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Cannabis use twice as high among younger Canadians, survey shows

Dried leaf, or flower, is the most popular cannabis product category, followed by edibles.
Legal-cannabis packaging sits in a recycling bin at Evergreen Cannabis store in Vancouver

Younger Canadians are more than twice as likely to use cannabis as those aged 45 years and older, according to Statistics Canada's annual survey on cannabis use, released this morning. 

The nation's number cruncher found that last year 38.4 per cent of Canadians aged 18 to 24 years consumed cannabis while 34.5 per cent of Canadians aged 25 to 44 years consumed the drug. That percentage plummeted to 15.5 per cent, when Canadians aged 45 and older were asked if they consumed cannabis. 

Younger cannabis consumers were also more likely to use the drug more often. 

Statistics Canada found 8.7 per cent of Canadians aged 18 to 24 reported consuming cannabis daily, or almost daily. That proportion was 10.3 per cent for those aged 25 to 44 years, and fell to 4.8 per cent for those aged 45 and older.

"Among adults aged 45 years and older, men (six per cent) were more likely to use cannabis daily than women (3.6 per cent), while no gender differences were found for adults younger than 45 years," the government survey found. 

Parliament passed its Cannabis Act in 2018, after many amendments and back-and-forth between the House of Commons and the Senate. The government made it legal for licensed retailers to sell dried cannabis, fresh cannabis, cannabis oil, cannabis plants and cannabis seeds. A year later, it expanded legal sales to include cannabis extracts, edibles and topicals.

Cannabis products' potency levels vary. Different kinds of products lead to different experiences, with different onset times and lengths of of time when consumers are able to feel effects.

Statistics Canada's survey found that across all age groups, the two most commonly cited product types used in the 12 months preceding the survey were dried leaf or flower (62.1 per cent) and cannabis edibles (57.1 per cent).

Younger respondents were more likely to say that they have used vape pens and cartridges, cannabis extracts and concentrates, cannabis beverages, dried leaf or flower, and edible cannabis.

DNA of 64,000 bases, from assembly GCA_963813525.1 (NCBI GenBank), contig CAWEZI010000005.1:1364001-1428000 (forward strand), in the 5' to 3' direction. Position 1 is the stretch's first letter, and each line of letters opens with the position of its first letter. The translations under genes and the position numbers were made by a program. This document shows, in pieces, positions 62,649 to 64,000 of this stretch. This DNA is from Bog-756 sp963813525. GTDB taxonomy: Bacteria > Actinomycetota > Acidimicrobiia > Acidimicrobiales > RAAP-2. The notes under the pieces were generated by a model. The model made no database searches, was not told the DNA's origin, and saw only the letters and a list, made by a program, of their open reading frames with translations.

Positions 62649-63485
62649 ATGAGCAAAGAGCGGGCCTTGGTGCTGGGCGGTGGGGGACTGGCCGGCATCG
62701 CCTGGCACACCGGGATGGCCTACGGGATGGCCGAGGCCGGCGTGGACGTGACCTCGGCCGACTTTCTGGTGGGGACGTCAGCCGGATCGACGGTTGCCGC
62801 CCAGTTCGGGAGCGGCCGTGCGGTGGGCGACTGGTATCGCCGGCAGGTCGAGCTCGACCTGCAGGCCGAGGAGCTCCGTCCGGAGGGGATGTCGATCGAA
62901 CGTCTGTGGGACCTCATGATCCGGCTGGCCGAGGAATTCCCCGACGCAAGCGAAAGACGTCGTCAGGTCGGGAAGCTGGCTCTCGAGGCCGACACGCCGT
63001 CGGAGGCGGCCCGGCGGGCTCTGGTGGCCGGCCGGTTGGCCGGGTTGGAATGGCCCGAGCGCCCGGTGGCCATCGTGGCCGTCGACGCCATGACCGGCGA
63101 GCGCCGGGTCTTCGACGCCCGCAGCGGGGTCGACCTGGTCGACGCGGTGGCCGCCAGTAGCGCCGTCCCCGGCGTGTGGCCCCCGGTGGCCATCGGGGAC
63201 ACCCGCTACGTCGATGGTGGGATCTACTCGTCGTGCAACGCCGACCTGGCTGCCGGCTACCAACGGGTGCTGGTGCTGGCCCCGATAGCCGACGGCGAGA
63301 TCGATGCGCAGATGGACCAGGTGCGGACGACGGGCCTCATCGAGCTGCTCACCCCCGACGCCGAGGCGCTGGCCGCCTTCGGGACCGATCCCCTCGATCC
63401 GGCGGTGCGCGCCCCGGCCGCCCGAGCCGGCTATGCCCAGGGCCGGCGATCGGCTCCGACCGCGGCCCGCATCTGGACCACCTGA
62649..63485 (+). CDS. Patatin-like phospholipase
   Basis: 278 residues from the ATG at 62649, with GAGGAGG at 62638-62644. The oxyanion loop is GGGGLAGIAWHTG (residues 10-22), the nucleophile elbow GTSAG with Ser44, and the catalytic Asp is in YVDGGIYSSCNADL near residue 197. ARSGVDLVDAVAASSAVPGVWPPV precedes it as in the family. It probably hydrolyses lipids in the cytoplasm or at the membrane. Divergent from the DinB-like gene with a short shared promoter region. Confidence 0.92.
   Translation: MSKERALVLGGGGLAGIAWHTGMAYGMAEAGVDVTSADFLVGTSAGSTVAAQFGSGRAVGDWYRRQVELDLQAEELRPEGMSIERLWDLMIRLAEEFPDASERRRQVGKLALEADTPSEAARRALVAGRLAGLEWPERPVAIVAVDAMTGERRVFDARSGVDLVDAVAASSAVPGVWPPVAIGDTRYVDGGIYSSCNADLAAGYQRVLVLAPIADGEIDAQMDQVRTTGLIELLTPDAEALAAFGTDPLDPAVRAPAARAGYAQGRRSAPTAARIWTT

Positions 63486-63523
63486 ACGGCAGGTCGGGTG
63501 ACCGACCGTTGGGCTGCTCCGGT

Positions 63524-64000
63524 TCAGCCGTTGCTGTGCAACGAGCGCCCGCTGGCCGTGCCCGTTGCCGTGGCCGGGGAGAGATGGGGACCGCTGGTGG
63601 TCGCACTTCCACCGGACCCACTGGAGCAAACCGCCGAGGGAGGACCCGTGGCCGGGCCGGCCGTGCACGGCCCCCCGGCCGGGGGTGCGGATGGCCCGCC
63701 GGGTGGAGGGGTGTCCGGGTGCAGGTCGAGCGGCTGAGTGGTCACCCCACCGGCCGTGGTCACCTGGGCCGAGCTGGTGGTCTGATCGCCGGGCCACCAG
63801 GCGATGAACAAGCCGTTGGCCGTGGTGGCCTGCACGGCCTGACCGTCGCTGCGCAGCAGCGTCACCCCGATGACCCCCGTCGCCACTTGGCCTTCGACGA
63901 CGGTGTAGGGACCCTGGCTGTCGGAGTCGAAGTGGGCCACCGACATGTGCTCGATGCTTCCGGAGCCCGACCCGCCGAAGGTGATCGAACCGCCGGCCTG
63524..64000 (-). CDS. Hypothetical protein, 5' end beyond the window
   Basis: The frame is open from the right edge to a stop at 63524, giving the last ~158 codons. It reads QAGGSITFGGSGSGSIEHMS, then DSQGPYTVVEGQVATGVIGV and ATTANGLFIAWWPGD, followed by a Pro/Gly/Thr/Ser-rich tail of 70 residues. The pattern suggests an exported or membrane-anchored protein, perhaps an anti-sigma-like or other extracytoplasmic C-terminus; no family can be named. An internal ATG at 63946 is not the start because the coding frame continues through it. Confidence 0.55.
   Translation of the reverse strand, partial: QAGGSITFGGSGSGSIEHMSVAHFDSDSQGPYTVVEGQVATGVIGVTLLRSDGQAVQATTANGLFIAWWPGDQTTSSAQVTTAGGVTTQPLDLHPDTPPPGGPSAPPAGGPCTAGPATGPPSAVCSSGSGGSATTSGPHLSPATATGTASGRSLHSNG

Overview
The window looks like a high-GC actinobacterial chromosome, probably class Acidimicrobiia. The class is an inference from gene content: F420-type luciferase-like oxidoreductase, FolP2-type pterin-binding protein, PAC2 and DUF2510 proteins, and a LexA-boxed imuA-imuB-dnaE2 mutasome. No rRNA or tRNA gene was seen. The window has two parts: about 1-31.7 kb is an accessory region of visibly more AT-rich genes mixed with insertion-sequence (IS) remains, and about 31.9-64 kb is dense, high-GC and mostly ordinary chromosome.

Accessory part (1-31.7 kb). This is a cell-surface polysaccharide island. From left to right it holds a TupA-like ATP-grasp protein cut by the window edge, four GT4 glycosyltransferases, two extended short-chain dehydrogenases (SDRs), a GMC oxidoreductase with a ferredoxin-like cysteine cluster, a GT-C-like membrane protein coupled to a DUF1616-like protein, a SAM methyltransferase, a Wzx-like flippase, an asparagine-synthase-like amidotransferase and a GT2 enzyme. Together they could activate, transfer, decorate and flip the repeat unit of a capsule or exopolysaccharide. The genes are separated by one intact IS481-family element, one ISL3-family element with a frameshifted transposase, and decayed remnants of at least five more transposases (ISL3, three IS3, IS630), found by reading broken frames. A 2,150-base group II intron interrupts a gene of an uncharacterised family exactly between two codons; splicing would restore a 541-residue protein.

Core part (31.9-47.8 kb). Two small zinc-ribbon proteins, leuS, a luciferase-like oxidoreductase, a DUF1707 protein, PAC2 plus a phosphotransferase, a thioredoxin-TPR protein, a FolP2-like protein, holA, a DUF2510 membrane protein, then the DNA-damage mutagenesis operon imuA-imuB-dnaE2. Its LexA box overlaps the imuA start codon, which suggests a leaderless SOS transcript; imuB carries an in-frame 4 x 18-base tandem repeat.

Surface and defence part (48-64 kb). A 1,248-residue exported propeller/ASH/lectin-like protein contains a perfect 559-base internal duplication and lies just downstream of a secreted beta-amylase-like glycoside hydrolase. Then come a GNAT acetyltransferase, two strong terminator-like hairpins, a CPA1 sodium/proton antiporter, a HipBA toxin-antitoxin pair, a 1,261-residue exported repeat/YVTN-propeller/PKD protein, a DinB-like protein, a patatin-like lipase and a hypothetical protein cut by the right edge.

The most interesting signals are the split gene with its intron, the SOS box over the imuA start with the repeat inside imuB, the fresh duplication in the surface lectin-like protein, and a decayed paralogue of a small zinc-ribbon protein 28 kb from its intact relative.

Older users, in contrast, were more likely to say that they used cannabis topicals and oral cannabis oils than were younger respondents. 

For cannabis consumers aged 25 years and older, dried leaf or flower products were used more commonly among men (70.2 per cent) than women (48.4 per cent), and edible cannabis products were more commonly used among women (62.7 per cent) than men (51.9 per cent), according to Statistics Canada.

These gender differences were not present for young adults aged 18 to 24 years, the nation's number cruncher said in its report

High taxes that flow to the federal and provincial governments have been a bugbear of the industry since the legal regime launched. In 2019, Statistics Canada's estimate was that legal cannabis cost consumers 65-per-cent more than black-market products.

That price differential provided an incentive for many to continue to buy unlicensed products.

The industry has long been lobbying for the government to alter how it levies excise taxes, because the flat-rate tax of $1 per gram is significantly higher in percentage terms than the government originally intended. The tax was meant to be approximately 10 per cent of the product price, because the expectation was that grams of cannabis would cost $10. With grams now selling for $4, the tax is often around 25 per cent. BIV has covered cannabis sector executives arguing that this tax is unfair.

"I don't think anyone ever estimated that the black market would be going away on Day 1, or even by Year 5 of legalization," Deepak Anand, a cannabis consultant and principal at ASDA Consultancy Services, told BIV in October.

"There has been a shift toward people consuming and getting access to cannabis from legal channels so I think momentum is trending in the right direction."

Indeed, this morning's survey found that among those who used cannabis in the 12 months before the survey, 71.7 per cent bought exclusively from legal sources.

The main reasons respondents cited for buying legal cannabis was product safety (38 per cent), convenience (16.9 per cent) and a desire to follow the law (12.9 per cent).

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